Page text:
Now that I am “retired” from teaching, I think it proper to do what retired teachers do- complain about education.
And it’s fitting that what irks me most about public school at the moment just happens to also be at the top of recent headlines. If you’ve been living under a rock, let me first get you up to par. The Texas Board of Education is currently embroiled in disputes over what should be taught in their Social Studies classrooms.
“What’s this have to do with the price of tea in China?” you might ask.
Well, it’s a snowball effect that ends up impacting us all. Texas first decides what will be taught in their classrooms, and then Texas textbook companies write textbooks to reflect those demands. The catch here is that the Texas textbook companies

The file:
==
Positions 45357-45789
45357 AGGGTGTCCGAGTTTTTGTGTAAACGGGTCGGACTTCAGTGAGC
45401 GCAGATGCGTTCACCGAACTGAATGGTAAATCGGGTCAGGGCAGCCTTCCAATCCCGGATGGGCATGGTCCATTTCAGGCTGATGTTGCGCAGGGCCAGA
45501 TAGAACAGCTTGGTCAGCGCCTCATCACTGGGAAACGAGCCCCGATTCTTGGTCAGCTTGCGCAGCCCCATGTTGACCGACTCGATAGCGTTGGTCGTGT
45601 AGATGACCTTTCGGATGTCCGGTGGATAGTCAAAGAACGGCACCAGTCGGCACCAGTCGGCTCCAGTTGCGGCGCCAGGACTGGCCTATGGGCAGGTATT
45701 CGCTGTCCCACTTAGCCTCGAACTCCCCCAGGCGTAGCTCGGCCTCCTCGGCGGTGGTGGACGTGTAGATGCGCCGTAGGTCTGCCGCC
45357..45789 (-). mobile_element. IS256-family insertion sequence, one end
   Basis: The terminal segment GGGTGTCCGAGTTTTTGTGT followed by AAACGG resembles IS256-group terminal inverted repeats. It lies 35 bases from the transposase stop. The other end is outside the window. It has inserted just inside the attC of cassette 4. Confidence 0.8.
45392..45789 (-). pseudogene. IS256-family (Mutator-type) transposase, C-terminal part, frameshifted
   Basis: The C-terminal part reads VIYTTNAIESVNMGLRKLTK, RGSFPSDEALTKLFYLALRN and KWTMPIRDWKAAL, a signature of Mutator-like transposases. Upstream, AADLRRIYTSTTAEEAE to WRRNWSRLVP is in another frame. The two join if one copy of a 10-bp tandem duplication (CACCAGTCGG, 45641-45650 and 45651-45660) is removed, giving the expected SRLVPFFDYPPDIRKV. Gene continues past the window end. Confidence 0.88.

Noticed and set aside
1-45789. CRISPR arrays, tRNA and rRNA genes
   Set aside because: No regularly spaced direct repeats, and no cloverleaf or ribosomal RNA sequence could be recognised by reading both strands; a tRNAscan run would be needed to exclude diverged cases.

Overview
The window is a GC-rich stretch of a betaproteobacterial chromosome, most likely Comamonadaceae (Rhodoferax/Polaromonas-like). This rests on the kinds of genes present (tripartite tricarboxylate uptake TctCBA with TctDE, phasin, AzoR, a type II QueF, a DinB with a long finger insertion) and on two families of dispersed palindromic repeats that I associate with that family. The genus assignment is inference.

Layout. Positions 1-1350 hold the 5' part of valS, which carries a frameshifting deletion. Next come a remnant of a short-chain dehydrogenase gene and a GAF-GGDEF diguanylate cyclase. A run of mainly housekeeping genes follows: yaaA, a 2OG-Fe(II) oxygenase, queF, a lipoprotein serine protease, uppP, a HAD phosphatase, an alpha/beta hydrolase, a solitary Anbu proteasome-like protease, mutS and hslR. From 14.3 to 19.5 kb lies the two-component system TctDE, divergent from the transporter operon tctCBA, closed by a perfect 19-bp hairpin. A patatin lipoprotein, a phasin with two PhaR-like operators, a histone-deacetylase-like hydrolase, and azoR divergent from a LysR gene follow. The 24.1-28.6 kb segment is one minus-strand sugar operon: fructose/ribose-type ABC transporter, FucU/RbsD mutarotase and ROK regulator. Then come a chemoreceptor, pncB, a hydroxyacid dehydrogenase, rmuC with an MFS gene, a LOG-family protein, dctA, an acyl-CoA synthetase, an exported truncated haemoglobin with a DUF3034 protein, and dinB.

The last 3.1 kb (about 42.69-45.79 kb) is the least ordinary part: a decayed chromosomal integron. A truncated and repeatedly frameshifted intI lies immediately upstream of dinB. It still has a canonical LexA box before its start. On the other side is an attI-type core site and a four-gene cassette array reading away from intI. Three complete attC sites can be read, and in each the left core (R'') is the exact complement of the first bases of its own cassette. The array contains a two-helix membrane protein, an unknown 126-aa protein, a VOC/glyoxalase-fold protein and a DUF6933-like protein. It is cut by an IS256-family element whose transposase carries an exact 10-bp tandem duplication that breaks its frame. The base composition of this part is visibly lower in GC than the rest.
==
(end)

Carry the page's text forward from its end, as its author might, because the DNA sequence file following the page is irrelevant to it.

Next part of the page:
sort of have a monopoly on textbooks. So whatever these companies ultimately print in their books end up in classrooms all across America. In a nut shell, we should care what the Texas Board of Education wants taught in their schools, because what they want taught WILL be taught in most other schools across our Nation, especially now that Common Core is alive and well.
Still wondering about tea in China, aren’t you?
See, history is a funny thing. It’s one of the few subjects that is mostly interpretive. It’s a story told by many people, from many perspectives, woven with truths, half- truths and outright lies. It’s up to people in the present to decide, based on all the stories together, what might have really happened in the past. It’s a fun subject in that regard, because it’s a constant mystery yearning to be solved. But, when you mix in political leaders shouting their interpretations about what should go in the curriculums, you have, well, a bit of a mess.
Unlike science (the scientific method doesn’t really change), or English (conjugating a verb stinks, period) or math (1 plus 1 always equals 2, unless Common Core says it doesn’t, but that’s for a different day), history is rather cluttered. It’s blurry, hazy, like a foggy fall morning. As such, it’s the perfect arena to push present day political agendas.